Grandparent relationships with grandchildren vary widely from family to family. In some families, grandparents may live across the country, and grandchildren may only spend time with them on holidays. In other cases, grandparents may have a much more regular presence in their grandchildren’s lives.
A recent study by AARP found that more than a third (38%) of grandparents were either babysitters or caregivers to their grandchildren. Another study noted that regular childcare was provided by about 22% of these grandparents. The research also found that in a significant number of cases – around 11% – grandchildren and grandparents actually lived in the same home, either with or without the parents.
The grandparent factor
It’s important to really think about the role that grandparents play in a child’s life, especially when considering the impact of divorce. If a couple splits up, what does that mean for the grandparents’ involvement with the children that they love? How will their living situations change? Are the grandparents still going to see the children as much as before? Will they still provide the same direct care and love for them?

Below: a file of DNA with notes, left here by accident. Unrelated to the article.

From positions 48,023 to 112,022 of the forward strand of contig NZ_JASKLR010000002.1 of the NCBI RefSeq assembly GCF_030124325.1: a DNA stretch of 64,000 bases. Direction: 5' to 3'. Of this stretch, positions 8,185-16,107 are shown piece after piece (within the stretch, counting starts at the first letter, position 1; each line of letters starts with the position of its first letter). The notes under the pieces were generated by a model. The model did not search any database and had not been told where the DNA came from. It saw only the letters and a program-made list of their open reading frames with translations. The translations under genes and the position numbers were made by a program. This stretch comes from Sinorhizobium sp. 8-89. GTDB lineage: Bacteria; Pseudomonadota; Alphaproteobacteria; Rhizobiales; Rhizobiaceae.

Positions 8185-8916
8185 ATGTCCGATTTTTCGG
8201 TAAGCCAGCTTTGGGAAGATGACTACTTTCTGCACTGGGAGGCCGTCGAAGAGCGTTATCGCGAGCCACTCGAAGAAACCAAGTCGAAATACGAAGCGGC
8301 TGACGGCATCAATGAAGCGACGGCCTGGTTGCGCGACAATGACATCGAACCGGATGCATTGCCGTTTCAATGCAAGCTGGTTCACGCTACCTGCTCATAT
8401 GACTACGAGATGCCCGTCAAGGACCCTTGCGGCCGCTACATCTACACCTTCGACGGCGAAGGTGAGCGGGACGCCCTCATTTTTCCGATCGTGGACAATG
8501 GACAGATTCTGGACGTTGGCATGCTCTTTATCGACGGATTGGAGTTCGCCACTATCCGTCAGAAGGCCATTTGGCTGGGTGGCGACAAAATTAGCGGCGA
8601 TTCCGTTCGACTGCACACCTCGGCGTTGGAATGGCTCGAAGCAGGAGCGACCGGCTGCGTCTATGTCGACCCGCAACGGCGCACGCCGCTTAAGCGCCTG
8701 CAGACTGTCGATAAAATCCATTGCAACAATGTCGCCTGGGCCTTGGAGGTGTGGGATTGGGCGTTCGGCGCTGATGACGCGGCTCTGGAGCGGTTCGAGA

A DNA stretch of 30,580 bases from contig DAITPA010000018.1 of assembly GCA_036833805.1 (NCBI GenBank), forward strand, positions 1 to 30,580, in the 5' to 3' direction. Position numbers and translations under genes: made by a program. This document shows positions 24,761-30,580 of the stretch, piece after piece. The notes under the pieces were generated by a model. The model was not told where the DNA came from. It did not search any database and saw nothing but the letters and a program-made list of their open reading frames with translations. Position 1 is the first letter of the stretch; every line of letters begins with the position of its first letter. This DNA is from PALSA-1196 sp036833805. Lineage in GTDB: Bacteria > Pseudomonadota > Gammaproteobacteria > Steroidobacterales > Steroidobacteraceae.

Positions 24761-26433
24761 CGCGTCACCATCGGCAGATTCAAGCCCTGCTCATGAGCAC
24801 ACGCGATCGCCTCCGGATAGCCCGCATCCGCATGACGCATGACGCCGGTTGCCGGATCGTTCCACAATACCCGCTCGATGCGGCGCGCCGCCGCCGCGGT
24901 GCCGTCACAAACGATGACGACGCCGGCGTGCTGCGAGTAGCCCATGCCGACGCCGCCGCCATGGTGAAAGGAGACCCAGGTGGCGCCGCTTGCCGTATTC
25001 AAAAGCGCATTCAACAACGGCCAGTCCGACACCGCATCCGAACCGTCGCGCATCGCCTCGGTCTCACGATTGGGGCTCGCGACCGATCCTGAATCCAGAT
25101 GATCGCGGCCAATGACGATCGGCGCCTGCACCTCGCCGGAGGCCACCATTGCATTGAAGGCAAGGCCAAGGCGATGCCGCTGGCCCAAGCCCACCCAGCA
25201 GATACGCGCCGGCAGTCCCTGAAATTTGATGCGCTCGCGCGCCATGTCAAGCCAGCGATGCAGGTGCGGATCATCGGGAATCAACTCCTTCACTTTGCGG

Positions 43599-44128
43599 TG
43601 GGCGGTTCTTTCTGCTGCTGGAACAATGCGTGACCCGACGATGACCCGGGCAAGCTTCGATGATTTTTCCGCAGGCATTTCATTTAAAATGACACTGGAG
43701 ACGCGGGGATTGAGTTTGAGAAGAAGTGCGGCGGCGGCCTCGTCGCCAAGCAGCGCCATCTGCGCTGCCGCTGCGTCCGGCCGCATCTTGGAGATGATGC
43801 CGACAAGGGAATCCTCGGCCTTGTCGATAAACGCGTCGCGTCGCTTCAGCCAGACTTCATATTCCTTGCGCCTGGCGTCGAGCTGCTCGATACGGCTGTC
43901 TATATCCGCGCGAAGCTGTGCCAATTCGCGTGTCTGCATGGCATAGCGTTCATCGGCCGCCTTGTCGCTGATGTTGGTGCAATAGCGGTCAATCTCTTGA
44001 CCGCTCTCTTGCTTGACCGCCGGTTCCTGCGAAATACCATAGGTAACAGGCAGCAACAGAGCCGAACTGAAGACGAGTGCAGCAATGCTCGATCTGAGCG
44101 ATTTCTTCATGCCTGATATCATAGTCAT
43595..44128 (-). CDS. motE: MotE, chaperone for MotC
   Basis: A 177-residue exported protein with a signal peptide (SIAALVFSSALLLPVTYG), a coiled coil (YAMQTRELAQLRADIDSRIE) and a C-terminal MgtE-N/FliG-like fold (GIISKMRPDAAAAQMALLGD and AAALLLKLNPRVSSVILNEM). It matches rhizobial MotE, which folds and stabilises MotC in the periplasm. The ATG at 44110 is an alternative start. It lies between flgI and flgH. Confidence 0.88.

For grandparents, watching their own adult children get divorced can bring up a lot of questions and concerns. The same is true when a grandchild’s parents are not married and the relationship between them was never that stable.
It’s critical for grandparents to know what rights they have and what they can do to protect those rights when things change. It is only natural for grandparents to want to keep their relationship with their grandchildren as strong as possible.